Oct. 18, 1996
TIME Insider Advises to be Amused by Politics
by Ellie Walradth
UW-RF News Bureau
A senior political correspondent for TIME magazine encouraged an audience at UW-River Falls to take time to enjoy democracy.
About 100 people attended a speech by Jeffrey Birnbaum, who reports on national politics focusing on lobbying, the White House and the presidential campaign. Birnbaum's reporting has been recognized nationally, and his insights into Congress and the White House have been translated into best-selling books.
"Don't get completely taken over by partisanship; take time to enjoy it. Have fun with politics," Birnbaum urged.
Birnbaum attended this year's Republican, Democrat and Reform parties' political conventions, along with other campaign events.
"I see a lot of people's points of view; I just step back and describe them as I see them."
Birnbaum stressed that the actual process of politics means more than who wins and who loses.
"In a democracy, the government is only as good as the vigilance of the voters. But, more important than voting is paying attention to the process of politics to make our democracy work."
In his humorous tone, Birnbaum compared politics to sports, noting that they are both full of inevitable surprises.
"Politicians are not always who they seem to be," Birnbaum said.
While covering Congress as a former reporter for the Wall Street Journal, Birnbaum recalled observing Sen. Bob Dole "conduct the Senate as if it were a symphony."
Birnbaum said that Dole acted as the "king in Congress" that night as he led the Senate to pass a deficit reducing tax bill.
"It is disappointing that people don't see this side of Dole," Birnbaum said. Birnbaum also expressed his opinion of Ross Perot.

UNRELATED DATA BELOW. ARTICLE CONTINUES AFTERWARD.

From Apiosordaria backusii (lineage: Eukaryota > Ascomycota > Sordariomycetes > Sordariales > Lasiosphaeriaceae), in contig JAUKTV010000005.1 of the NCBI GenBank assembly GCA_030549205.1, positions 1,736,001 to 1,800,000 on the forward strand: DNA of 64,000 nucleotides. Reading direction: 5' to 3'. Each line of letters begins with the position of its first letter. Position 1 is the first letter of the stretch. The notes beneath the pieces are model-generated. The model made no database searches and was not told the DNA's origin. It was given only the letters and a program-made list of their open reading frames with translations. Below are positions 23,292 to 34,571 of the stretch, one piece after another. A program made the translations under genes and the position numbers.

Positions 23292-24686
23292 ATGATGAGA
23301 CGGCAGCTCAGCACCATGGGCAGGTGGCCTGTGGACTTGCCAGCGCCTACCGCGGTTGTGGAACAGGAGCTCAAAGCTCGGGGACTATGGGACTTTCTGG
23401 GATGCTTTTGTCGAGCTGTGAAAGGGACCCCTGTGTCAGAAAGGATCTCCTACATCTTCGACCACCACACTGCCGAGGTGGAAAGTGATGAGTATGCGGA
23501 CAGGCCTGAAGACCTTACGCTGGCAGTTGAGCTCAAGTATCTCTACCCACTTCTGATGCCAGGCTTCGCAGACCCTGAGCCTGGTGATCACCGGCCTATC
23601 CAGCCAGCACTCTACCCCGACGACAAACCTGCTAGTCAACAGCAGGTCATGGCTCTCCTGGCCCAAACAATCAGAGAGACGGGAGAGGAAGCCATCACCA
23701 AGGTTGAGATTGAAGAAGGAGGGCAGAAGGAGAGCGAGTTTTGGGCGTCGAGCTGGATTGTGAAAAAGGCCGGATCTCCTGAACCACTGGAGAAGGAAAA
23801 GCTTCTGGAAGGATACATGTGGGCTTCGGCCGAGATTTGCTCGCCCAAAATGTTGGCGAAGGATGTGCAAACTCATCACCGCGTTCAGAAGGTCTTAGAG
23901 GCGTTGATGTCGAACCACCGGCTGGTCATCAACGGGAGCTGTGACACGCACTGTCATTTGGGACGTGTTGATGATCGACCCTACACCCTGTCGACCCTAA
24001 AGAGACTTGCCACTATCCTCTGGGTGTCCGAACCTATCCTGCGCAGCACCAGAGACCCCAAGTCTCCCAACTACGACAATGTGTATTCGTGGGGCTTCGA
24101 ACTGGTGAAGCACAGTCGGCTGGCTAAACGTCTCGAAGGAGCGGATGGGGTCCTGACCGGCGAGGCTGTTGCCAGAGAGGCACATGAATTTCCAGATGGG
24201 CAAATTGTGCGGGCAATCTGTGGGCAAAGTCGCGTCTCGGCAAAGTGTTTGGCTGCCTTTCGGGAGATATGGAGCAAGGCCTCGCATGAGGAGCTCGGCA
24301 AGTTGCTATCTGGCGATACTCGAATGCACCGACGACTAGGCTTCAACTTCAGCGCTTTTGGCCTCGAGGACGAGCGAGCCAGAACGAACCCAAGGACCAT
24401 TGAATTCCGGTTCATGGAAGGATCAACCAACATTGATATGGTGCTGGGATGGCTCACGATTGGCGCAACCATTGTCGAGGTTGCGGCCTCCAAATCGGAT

"If you think Perot is a monomaniacal, slightly-crazy person, I am here to tell you you are not completely wrong."
Birnbaum said that Perot is running his campaign almost completely on taxpayers' money because he qualifies for federal campaign money.
"By doing this, Perot has proved himself to be another politician," Birnbaum said.
On the other hand, Birnbaum believes Perot has inspired many good changes in Washington.
Because Perot did not participate in the presidential debates, Birnbaum believes Perot has opened the door for future third party involvement.
He said that the White House is not the well-managed institution that most people imagine. "It's a place that's constantly beset by crisis upon crisis."
Birnbaum told stories about the early days of President Clinton's administration when Clinton was not the "campaigning juggernaut" he now appears to be.
"The best the White House can do is create the illusion of being in control, and they have done this," Birnbaum said.
The early days of the Clinton White House are the focus of Birnbaum's latest book, "Madhouse: The Private Turmoil of Working for the President," in which he details the experiences of six senior staffers.
In addition to his recent book, Birnbaum co-authored "Showdown at Gucci Gulch" in 1987 and wrote "The Lobbyists," a Washington Post bestseller in 1992.
Also in 1992, Birnbaum was named White House Correspondent for the Wall Street Journal, and two years later won the Aldo Beckman Memorial Award for excellence in feature writing about the Presidency.
Birnbaum graduated from the University of Pennsylvania with bachelor of arts in journalism and has held positions at the Wall Street Journal in Philadelphia, the Associated Press and the Miami Herald.